Nuclear Power in The United States - Water Use in Nuclear Power Production

Water Use in Nuclear Power Production

Once-through cooling systems, while once common, have come under attack for the possibility of damage to the environment. Wildlife can become trapped inside the cooling systems and killed, and the increased water temperature of the returning water can impact local ecosystems. US EPA regulations favors recirculating systems, even forcing some older power plants to replace existing once-through cooling systems with new recirculating systems.

A 2008 study by the Associated Press found that of the 104 nuclear reactors in the U.S., "... 24 are in areas experiencing the most severe levels of drought. All but two are built on the shores of lakes and rivers and rely on submerged intake pipes to draw billions of gallons of water for use in cooling and condensing steam after it has turned the plants’ turbines," much like all Rankine cycle power plants. During the 2008 southeast drought, reactor output was reduced to lower operating power or forced to shut down for safety.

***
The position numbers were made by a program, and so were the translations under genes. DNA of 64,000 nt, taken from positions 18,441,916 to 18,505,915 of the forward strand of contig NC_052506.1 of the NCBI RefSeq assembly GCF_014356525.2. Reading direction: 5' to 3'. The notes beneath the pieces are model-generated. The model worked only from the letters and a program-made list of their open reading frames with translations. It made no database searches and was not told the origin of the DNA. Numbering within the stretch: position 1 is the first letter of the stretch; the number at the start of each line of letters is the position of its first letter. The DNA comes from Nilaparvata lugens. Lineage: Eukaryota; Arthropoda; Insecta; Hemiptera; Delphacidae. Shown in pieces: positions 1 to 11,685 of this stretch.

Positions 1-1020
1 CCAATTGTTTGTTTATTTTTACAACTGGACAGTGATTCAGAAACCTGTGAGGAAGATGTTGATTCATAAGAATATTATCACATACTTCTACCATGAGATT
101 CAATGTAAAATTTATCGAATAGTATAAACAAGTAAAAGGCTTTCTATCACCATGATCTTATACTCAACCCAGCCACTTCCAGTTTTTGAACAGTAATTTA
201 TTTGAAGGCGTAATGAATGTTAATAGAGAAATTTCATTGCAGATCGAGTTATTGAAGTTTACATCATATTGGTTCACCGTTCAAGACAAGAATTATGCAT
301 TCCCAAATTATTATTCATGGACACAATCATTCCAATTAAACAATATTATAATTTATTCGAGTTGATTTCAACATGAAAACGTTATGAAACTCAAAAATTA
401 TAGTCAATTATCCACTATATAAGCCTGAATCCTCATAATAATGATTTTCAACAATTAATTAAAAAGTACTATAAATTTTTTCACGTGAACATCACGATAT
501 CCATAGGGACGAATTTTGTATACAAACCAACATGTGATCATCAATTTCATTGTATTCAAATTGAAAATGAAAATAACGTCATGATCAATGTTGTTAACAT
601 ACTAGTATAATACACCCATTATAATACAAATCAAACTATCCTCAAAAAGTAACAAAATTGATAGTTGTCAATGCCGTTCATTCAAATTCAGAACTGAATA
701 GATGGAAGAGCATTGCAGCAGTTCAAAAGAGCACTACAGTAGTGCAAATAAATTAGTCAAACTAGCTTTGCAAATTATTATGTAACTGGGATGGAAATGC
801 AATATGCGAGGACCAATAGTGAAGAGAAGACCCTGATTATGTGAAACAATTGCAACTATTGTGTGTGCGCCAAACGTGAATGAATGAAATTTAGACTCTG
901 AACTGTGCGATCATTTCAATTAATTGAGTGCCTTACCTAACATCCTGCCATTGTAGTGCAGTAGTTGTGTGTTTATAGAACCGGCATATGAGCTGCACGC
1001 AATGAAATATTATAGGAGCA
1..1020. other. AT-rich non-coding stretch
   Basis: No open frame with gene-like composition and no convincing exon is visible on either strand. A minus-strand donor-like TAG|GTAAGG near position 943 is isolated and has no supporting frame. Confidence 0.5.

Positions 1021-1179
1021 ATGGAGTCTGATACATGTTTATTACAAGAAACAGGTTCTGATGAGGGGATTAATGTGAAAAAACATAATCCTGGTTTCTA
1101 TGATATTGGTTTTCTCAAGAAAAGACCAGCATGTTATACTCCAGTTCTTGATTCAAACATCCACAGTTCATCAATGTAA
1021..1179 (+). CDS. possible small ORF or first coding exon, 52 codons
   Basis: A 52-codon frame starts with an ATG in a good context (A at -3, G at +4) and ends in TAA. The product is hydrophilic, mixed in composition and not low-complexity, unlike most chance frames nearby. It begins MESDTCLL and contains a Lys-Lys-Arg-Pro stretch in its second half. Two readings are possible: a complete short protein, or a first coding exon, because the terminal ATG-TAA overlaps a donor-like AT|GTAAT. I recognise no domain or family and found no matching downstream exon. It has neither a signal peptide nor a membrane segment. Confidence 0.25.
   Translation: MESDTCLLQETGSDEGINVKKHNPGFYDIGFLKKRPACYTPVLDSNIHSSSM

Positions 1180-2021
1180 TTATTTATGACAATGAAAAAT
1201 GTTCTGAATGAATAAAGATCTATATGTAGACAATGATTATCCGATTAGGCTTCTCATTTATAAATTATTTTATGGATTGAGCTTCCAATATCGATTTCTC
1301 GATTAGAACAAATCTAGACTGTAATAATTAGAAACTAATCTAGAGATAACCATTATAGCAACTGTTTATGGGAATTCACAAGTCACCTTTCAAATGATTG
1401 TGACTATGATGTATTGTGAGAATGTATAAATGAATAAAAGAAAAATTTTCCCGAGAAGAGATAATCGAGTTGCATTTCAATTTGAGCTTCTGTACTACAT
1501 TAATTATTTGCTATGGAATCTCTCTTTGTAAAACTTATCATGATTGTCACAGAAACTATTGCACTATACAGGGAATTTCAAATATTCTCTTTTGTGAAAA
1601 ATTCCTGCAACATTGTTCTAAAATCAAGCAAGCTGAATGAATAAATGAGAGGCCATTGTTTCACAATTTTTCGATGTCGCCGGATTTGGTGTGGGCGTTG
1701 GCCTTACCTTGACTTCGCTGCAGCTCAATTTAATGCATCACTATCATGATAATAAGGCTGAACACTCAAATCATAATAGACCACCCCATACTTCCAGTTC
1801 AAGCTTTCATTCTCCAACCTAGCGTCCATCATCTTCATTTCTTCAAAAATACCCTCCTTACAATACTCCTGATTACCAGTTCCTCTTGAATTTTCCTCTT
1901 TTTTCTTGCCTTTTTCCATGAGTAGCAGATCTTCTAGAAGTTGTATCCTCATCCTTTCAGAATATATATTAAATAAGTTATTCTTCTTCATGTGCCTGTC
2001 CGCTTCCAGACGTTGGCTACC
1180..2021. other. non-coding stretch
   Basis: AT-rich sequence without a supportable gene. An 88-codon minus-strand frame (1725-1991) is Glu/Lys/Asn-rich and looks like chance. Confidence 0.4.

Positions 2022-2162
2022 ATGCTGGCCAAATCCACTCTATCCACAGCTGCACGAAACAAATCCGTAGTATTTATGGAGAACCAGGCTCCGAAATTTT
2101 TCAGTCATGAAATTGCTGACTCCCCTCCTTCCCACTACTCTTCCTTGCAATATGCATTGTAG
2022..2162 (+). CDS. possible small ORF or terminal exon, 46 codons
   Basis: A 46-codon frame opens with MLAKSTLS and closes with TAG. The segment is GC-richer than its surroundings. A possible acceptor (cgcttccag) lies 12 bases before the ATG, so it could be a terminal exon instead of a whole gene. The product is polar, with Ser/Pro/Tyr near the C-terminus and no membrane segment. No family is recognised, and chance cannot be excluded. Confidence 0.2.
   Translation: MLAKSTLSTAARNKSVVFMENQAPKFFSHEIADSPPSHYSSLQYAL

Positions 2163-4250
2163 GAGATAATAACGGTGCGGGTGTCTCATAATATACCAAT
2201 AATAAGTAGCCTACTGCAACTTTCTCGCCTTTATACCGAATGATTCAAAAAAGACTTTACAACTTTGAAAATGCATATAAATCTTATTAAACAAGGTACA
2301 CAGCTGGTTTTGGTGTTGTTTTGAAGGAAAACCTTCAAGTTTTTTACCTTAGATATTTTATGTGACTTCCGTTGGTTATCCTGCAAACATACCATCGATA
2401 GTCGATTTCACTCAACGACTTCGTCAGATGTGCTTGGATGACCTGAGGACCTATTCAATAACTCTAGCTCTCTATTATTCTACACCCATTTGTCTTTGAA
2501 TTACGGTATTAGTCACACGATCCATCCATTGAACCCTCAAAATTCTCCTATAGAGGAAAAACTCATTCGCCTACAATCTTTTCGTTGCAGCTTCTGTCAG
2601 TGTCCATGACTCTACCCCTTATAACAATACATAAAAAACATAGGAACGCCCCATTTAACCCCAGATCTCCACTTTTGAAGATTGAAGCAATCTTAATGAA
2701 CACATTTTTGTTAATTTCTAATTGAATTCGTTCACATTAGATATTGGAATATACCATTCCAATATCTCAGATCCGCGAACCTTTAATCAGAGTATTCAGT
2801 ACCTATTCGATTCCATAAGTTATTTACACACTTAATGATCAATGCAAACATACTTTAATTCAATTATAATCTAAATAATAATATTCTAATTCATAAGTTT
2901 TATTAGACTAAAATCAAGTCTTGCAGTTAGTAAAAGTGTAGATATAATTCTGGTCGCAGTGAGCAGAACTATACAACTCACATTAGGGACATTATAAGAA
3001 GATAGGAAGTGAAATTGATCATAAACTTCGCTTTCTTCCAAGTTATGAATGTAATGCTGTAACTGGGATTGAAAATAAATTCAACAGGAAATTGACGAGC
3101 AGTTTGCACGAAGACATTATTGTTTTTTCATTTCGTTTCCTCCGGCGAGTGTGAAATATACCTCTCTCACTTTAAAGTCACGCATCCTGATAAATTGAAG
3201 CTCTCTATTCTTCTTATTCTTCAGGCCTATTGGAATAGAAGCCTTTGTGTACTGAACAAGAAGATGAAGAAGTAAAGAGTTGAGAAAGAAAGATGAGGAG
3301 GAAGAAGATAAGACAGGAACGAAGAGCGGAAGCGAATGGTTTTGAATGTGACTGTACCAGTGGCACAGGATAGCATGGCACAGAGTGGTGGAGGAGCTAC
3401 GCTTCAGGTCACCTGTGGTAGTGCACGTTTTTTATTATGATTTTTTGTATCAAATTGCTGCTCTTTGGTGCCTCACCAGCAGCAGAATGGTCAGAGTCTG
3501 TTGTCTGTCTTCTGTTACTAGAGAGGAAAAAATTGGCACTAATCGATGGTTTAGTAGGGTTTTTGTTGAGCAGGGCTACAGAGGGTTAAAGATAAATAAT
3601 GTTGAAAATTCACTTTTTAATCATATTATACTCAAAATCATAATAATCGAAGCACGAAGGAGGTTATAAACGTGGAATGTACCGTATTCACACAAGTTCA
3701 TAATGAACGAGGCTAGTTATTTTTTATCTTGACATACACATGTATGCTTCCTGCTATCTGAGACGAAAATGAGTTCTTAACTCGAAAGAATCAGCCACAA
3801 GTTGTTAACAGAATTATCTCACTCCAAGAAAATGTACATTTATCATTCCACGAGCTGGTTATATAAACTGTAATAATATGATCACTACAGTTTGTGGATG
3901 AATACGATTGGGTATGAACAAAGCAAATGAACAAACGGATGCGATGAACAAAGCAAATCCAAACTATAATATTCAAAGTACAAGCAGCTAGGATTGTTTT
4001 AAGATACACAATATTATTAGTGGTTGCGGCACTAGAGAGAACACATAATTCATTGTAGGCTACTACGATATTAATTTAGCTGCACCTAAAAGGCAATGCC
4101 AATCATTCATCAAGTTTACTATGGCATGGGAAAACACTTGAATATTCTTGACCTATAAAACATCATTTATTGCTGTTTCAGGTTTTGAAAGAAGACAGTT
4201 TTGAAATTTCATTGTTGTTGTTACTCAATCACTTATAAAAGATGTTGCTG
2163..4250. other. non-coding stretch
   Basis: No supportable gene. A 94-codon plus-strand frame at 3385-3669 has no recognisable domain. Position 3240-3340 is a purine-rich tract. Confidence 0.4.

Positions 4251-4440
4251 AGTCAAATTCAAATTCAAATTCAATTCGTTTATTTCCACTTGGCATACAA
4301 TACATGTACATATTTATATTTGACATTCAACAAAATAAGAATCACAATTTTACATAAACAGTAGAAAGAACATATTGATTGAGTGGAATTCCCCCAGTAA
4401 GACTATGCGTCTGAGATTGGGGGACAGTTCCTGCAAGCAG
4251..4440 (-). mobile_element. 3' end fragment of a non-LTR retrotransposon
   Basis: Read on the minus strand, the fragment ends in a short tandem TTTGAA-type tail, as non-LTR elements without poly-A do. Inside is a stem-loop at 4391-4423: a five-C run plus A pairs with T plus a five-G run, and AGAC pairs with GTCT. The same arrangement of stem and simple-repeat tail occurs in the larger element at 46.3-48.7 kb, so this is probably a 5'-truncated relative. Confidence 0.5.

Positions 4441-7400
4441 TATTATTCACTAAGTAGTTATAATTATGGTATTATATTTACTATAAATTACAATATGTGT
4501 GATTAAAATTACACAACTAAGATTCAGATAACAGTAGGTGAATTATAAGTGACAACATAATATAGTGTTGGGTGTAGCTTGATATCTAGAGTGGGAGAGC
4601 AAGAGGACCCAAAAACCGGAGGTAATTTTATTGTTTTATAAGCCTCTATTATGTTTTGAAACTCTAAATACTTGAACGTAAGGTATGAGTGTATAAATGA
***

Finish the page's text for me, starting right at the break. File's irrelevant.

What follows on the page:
The Palo Verde Nuclear Generating Station is located in a desert and purchases reclaimed wastewater for cooling.

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Nuclear Energy In The United States - Water Use in Nuclear Power Production
... systems and killed, and the increased water temperature of the returning water can impact local ecosystems ... systems, even forcing some older power plants to replace existing once-through cooling systems with new recirculating systems ... by the Associated Press found that of the 104 nuclear reactors in the U.S ...

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